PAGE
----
By Katy Goodwin-Bates
When talking to the parent of one of my pupils recently, I mentioned the title of this book; said parent scoffed, “well, that’s ridiculous; she wasn’t radical at all.” It’s really easy to make this assumption; as Helena Kelly points out, we’ve all been conditioned to think of Austen as predictable, safe and quaint.
The opening chapter of The Secret Radical attempts to debunk this myth of Austen, positing her as someone who was far too engaged and intelligent not to observe and understand the social and political climate of her age. As Kelly argues, “we’re perfectly willing to accept that writers like Wordsworth were fully engaged with everything that was happening, and to find the references in their work, even when they’re veiled and allusive. But we haven’t been willing to do it with Jane’s work” (page 12). According to Kelly’s introduction, even to describe Austen with the oft-used moniker “genius” is incorrect, inspiring as it does an image of an artist who is “inspired, unthinking;” rather, “she was an artist” (page 33). I’ve loved Austen’s novels since I first encountered them as a 16 year old, and it thrills me to see her work gaining this kind of serious critical attention.
So where does Kelly take this transformative approach? Firstly, to Northanger Abbey, bought and ignored by a publisher and only brought to the public’s attention after Austen’s death. In terms of Austen’s radical status, it’s a relatively gentle start, the most significant revelation of which is that Catherine Morland, generally seen as Austen’s bookish heroine, doesn’t even seem to finish The Mysteries of Udolpho, the gothic classic she is so immersed in at Northanger Abbey‘s outset. Kelly also reflects on the dangers of childbirth for an early 19th century woman, relevant to Austen and Catherine’s lives due to their membership of large families. This linking of Austen’s circumstances and her works occurs throughout The Secret Radical, with Kelly later contemplating Austen’s lack of grandparents, among other things; at times, these apparent digressions seem a little out there, but concrete details of Austen’s life are so few that one can hardly blame a critic for fleshing out what they can find.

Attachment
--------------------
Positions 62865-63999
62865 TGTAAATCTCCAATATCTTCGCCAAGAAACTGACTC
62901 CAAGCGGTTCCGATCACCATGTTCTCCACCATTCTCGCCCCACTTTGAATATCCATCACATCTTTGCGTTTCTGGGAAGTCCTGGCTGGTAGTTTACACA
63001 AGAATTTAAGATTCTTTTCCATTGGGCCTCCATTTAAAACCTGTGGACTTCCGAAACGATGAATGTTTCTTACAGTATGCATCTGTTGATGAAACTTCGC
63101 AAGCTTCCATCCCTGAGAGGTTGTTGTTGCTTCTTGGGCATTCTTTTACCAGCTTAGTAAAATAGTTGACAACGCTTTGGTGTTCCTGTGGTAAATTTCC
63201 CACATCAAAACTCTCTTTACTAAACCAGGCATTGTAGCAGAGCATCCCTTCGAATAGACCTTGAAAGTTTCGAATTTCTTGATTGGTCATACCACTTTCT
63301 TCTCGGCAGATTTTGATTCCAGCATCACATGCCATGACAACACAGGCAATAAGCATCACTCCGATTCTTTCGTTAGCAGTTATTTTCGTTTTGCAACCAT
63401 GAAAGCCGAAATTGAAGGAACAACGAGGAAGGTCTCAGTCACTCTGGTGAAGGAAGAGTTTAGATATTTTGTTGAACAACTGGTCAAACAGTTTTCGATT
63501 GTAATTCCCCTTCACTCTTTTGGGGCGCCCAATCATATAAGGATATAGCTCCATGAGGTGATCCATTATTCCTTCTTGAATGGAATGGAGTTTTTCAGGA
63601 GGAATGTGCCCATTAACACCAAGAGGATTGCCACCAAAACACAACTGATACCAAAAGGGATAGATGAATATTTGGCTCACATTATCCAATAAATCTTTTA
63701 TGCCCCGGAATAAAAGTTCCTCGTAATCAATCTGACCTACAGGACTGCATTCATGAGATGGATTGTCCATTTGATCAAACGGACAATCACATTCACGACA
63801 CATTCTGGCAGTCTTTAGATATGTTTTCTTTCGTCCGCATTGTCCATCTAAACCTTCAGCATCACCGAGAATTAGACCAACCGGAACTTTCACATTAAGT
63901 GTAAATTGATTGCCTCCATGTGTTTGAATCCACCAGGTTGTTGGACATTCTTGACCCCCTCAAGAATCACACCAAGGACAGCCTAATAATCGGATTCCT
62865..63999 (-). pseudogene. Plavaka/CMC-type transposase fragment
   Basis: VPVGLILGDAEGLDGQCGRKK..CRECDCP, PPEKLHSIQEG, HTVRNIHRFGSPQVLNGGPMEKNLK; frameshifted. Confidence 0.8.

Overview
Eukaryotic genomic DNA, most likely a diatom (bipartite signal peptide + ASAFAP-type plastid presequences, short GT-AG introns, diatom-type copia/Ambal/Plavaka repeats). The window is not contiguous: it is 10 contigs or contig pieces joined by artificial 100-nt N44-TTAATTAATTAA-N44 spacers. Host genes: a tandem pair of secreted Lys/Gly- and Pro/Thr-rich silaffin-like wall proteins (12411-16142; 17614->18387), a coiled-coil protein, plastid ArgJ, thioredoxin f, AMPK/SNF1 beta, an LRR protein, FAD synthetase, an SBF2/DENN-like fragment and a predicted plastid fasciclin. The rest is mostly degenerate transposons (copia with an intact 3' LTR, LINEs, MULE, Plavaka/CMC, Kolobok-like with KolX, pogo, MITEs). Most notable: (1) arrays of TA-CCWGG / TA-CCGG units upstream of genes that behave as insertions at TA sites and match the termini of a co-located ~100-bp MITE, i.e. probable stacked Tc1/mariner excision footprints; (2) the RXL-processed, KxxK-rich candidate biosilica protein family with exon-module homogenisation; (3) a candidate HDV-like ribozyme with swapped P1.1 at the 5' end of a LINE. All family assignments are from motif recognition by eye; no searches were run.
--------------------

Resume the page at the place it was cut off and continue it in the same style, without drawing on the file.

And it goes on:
It was Kelly’s chapters on Sense and Sensibility and Pride and Prejudice that most. Kelly draws an interesting parallel between Austen’s own life as an unmarried woman, forced to spend her life on interminable visits to relatives, and the very similar activities of the Dashwood sisters in Sense and Sensibility; “women hardly matter. They pass from one family to another, and are never truly part of either” (page 72). Engaging links are also drawn between Austen’s presumed feelings and Mary Wollstonecraft’s 1792 A Vindication of the Rights of Women; to read Austen’s novels with a feminist perspective is somewhat anachronistic, but the pairing of these two texts is certainly compelling.
Obviously, a more discerning reader than dear Catherine Morland will know better than to take as gospel every assertion made in a book of this nature. Speculation on the sexual symbolism of a pair of scissors in Sense and Sensibility, for example, takes things a little too far for me. Additionally, there is the odd moment here which tries the patience of even the most fanatical Austen fan; a dozen pages on enclosure and whether there are any hedges in Austen’s novels were not necessarily what I came for. But I cannot help but applaud the incisive detail of the analysis; this is the kind of thing I’d love to notice when I’m reading, principally so I could write extremely academic books about it.
My favourite thing about The Secret Radical is the new light it sheds both on Austen herself and her heroines, all of whom I have thought of as close friends for over half my life (except Emma. I always found her rather irritating); I already want to reread Pride and Prejudice to look out for evidence of its being a “revolutionary fairy tale” (page 161) with a “politically charged” atmosphere (page 125). Although I can’t help but feel that my favourite of Austen’s novels, Persuasion, is somewhat unfairly treated here; while Mansfield Park is credited with showing Austen’s views on slavery and Sense and Sensibility is explored as a proto-feminist text, poor Persuasion isn’t given any such far-reaching context. I shall continue to think purely of Frederic Wentworth when I read it.